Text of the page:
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Senators hope Trump's next VA pick will be less controversial

Senators hope Trump's next VA pick will be less controversial
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Senators from both parties hope that President TrumpDonald TrumpMaria Bartiromo defends reporting: 'Keep trashing me, I'll keep telling the truth' The Memo: The center strikes back Republicans eye Nashville crack-up to gain House seat MORE will make his next choice for the head of the Department of Veterans Affairs a less controversial one after former nominee Ronny Jackson withdrew from consideration.

GOP senators were spared a messy confirmation fight when Jackson withdrew his name early Thursday morning amid mounting accusations of professional misconduct. 

The VA has typically been an agency that rises above partisanship, and past secretaries have won bipartisan support in confirmation votes. Former Veterans Affairs Secretary David ShulkinDavid Jonathon ShulkinBiden's nominee for VA secretary isn't a veteran — does it matter? The Hill's Morning Report - Presented by Mastercard - Congress slogs toward COVID-19 relief, omnibus deal A crisis that unites veterans MORE, who Trump fired last month, sailed through the Senate Veterans' Affairs Committee on a unanimous vote last year.

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Sen. Jon TesterJonathan (Jon) TesterCentrists gain foothold in infrastructure talks; cyber attacks at center of Biden-Putin meeting Centrists gain leverage over progressives in Senate infrastructure battle On The Money: Sanders: Democrats considering trillion spending package | Weekly jobless claims rise for first time since April MORE (Mont.), the top Democrat on the panel, and committee Chairman Johnny IsaksonJohnny IsaksonLoeffler meets with McConnell amid speculation of another Senate run Loeffler group targets Democrats with billboards around baseball stadium Warnock raises nearly M since January victory MORE (R-Ga.) sorted through the allegations against Jackson, the physician to the president, together and jointly decided to postpone Jackson’s confirmation hearing.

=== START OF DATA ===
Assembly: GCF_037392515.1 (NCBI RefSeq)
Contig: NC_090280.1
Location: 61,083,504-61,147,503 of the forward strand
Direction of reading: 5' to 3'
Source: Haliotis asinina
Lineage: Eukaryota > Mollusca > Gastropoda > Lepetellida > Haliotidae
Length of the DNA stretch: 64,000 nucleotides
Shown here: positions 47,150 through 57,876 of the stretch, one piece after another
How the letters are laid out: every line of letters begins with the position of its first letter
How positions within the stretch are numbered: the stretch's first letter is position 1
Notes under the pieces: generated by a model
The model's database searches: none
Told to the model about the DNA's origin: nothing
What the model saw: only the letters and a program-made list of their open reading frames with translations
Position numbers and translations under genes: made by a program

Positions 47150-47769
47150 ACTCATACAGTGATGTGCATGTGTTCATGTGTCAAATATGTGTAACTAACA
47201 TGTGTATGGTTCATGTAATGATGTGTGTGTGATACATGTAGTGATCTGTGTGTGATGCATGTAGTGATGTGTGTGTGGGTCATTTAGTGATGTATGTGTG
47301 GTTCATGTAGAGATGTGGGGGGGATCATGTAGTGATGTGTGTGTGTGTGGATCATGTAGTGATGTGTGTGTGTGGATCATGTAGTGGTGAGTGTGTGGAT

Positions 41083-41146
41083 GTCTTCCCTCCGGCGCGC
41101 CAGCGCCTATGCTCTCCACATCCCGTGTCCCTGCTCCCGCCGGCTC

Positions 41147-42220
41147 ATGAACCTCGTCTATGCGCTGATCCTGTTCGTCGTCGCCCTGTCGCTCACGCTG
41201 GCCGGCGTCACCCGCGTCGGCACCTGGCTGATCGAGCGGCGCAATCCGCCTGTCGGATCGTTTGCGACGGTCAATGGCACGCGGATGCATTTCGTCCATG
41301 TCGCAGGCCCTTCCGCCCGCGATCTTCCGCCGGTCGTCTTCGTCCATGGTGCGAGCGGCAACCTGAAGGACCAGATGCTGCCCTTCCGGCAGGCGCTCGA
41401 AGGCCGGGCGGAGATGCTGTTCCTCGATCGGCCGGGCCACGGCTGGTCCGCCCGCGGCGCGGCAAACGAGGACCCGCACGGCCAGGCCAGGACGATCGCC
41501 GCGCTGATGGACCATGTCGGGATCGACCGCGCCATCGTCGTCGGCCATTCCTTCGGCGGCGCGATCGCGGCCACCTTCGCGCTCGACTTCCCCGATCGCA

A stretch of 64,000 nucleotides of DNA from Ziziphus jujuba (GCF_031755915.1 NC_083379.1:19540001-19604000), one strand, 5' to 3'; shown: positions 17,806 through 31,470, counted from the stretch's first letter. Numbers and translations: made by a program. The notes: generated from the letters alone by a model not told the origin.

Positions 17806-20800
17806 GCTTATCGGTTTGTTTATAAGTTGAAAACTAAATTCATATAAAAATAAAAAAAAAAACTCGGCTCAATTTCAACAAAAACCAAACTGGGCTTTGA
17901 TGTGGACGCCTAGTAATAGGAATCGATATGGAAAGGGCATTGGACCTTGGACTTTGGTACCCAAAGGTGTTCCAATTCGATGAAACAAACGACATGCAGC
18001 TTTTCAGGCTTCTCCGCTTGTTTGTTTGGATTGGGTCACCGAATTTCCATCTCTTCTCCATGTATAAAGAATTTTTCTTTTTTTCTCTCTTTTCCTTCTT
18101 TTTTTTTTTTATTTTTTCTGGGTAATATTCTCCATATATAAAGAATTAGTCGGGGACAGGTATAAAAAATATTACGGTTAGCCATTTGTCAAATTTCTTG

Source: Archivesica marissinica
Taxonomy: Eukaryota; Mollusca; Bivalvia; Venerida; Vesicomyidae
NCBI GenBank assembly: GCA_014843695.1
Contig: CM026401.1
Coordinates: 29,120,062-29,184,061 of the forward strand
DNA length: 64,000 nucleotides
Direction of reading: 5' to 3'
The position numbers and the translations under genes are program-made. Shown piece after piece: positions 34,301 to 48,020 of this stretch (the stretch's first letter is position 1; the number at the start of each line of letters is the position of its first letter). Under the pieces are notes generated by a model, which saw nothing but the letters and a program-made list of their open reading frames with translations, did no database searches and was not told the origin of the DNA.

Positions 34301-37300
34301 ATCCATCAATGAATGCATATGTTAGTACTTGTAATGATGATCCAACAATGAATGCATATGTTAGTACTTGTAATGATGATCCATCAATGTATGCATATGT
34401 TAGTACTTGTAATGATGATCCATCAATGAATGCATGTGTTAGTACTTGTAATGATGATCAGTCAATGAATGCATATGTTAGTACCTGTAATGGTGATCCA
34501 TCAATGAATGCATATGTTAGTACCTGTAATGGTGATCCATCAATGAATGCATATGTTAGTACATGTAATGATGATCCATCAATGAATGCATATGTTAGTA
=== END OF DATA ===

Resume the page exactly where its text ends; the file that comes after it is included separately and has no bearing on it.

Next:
“I think everyone has, over the years, felt like there are some issues that shouldn’t become political footballs, and dealing with America’s veterans should be one of those,” Sen. John ThuneJohn Randolph ThuneCongress barrels toward debt cliff Trump endorses Murkowski challenger Yellen: Disclosure of tax data to ProPublica a 'very serious situation' MORE (R-S.D.) told The Hill.

But there’s concern that Trump could react to Jackson’s failed nomination with another pick that brings political baggage to the job. 

Trump called into Fox News’s “Fox & Friends” morning show on Thursday shortly after Jackson dropped out, blaming Democrats for sinking the nomination. 

“These are false accusations," Trump said. "They’re trying to destroy a man. I did say, ‘Welcome to Washington. Welcome to the swamp.’"

Trump said he has a replacement in mind for Jackson, but declined to say who it is. He said his next nominee will have more “political capability” than Jackson, who has been a White House physician in the past three administrations.

The president also threatened political retaliation against Tester, who is up for reelection this fall in a state Trump won handily in 2016, for releasing the accusations against Jackson.

"Jon Tester, I think this is going to cause him a lot of problems in his state," he said. "I think Jon Tester has to have a big price to pay in Montana.”